The US Food and Drug Administration’s decision to give for the first time a “no questions” letter to a cultivated meat producer has reinvigorated the fledgling industry – but a long road lies ahead to any true consumer acceptance.
The FDA’s pre-market consultation process and release of the letter in response to an application by Upside Foods is just the first stage in the approval process. Numerous other steps need to be taken before the FDA actually approves the sale of the company’s cultivated chicken in the US. Additionally, the US Department of Agriculture (USDA), which shares regulatory jurisdiction with the FDA, also has to approve the sale of Upside Foods’ chicken made from cultured animal cells.
There are more than 80 companies that are staking a future in the cultivated meat space and each one of them is required to submit a safety application individually for pre-market consultation review like Upside Foods has done.
My own personal assessment is that the FDA and USDA will approve the sale of cultivated meat in the US, starting with Upside Foods’ and its faux chicken.
Regulatory approval though is merely one of many paths – perhaps the easiest path, too – on what will be a long road to consumer acceptance.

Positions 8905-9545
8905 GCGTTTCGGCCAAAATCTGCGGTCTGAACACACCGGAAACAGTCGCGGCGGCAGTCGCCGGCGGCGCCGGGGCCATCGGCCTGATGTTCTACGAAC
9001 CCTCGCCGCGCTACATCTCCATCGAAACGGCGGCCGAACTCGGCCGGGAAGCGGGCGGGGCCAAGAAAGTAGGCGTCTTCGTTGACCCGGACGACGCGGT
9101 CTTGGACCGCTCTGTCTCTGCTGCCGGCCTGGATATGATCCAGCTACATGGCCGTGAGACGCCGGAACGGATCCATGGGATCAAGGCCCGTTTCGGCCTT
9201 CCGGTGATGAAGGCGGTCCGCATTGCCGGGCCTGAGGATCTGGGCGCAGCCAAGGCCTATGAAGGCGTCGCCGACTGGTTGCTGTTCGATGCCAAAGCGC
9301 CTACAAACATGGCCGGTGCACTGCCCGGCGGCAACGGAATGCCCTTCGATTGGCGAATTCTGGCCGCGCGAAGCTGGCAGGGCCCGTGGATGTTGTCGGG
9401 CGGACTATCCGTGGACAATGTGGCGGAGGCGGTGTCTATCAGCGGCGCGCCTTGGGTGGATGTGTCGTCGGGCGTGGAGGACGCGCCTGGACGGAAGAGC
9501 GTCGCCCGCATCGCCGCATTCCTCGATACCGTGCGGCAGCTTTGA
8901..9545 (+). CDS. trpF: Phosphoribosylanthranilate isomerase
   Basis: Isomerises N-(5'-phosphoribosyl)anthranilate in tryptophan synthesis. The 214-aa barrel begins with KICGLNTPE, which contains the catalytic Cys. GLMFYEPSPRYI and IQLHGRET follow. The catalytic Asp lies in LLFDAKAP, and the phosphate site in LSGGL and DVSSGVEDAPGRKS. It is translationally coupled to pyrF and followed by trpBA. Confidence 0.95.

The federal government approves but it’s consumers that ultimately decide the success or failure of any commercial food product.
Key intermediaries like retailers also play a major role in this process. A product has to get on the shelf – direct-to-consumer isn’t a significant enough sales channel to build an entirely new category like cultivated meat – in order for consumers to first try the food and, in order for it to succeed, to buy it over and over again.
Once approved for sale in the US, these are the major hurdles the cultivated meat industry, companies and individual brands must clear in order to succeed.
Consumer acceptance and demand
Americans have a fear and built-in bias against food products created through biotechnology, which is what cell-based meat is, even though genetic modification is common for some existing foods like soy and corn, along with some fruits like oranges and kiwis, which are genetically modified to be resistant to certain diseases.